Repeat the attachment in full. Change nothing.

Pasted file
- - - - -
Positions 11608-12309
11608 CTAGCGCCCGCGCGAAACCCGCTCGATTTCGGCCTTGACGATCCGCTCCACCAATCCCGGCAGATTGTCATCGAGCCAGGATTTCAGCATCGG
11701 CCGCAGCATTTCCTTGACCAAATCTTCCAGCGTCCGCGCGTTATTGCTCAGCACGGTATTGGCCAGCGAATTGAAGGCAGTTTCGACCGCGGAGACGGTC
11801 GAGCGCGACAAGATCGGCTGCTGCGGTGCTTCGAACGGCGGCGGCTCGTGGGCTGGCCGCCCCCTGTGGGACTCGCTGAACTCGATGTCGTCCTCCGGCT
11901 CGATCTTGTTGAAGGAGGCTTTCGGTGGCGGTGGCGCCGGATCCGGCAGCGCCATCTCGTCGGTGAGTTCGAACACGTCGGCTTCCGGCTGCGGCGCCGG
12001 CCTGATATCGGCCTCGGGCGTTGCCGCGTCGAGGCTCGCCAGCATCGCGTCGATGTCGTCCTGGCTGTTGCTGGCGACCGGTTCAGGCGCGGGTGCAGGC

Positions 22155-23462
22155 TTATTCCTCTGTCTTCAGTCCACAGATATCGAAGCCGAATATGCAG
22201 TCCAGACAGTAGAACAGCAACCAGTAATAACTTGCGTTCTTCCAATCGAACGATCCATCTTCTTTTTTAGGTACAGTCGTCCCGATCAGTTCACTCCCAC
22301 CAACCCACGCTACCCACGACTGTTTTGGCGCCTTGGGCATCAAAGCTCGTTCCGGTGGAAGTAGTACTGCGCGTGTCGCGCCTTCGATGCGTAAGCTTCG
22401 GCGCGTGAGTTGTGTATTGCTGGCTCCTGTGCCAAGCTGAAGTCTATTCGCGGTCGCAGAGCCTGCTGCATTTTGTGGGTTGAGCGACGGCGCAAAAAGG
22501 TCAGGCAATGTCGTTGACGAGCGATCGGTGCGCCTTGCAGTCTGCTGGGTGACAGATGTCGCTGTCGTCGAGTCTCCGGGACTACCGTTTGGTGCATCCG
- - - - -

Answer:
Positions 11608-12309
11608 CTAGCGCCCGCGCGAAACCCGCTCGATTTCGGCCTTGACGATCCGCTCCACCAATCCCGGCAGATTGTCATCGAGCCAGGATTTCAGCATCGG
11701 CCGCAGCATTTCCTTGACCAAATCTTCCAGCGTCCGCGCGTTATTGCTCAGCACGGTATTGGCCAGCGAATTGAAGGCAGTTTCGACCGCGGAGACGGTC
11801 GAGCGCGACAAGATCGGCTGCTGCGGTGCTTCGAACGGCGGCGGCTCGTGGGCTGGCCGCCCCCTGTGGGACTCGCTGAACTCGATGTCGTCCTCCGGCT
11901 CGATCTTGTTGAAGGAGGCTTTCGGTGGCGGTGGCGCCGGATCCGGCAGCGCCATCTCGTCGGTGAGTTCGAACACGTCGGCTTCCGGCTGCGGCGCCGG
12001 CCTGATATCGGCCTCGGGCGTTGCCGCGTCGAGGCTCGCCAGCATCGCGTCGATGTCGTCCTGGCTGTTGCTGGCGACCGGTTCAGGCGCGGGTGCAGGC

Positions 22155-23462
22155 TTATTCCTCTGTCTTCAGTCCACAGATATCGAAGCCGAATATGCAG
22201 TCCAGACAGTAGAACAGCAACCAGTAATAACTTGCGTTCTTCCAATCGAACGATCCATCTTCTTTTTTAGGTACAGTCGTCCCGATCAGTTCACTCCCAC
22301 CAACCCACGCTACCCACGACTGTTTTGGCGCCTTGGGCATCAAAGCTCGTTCCGGTGGAAGTAGTACTGCGCGTGTCGCGCCTTCGATGCGTAAGCTTCG
22401 GCGCGTGAGTTGTGTATTGCTGGCTCCTGTGCCAAGCTGAAGTCTATTCGCGGTCGCAGAGCCTGCTGCATTTTGTGGGTTGAGCGACGGCGCAAAAAGG
22501 TCAGGCAATGTCGTTGACGAGCGATCGGTGCGCCTTGCAGTCTGCTGGGTGACAGATGTCGCTGTCGTCGAGTCTCCGGGACTACCGTTTGGTGCATCCG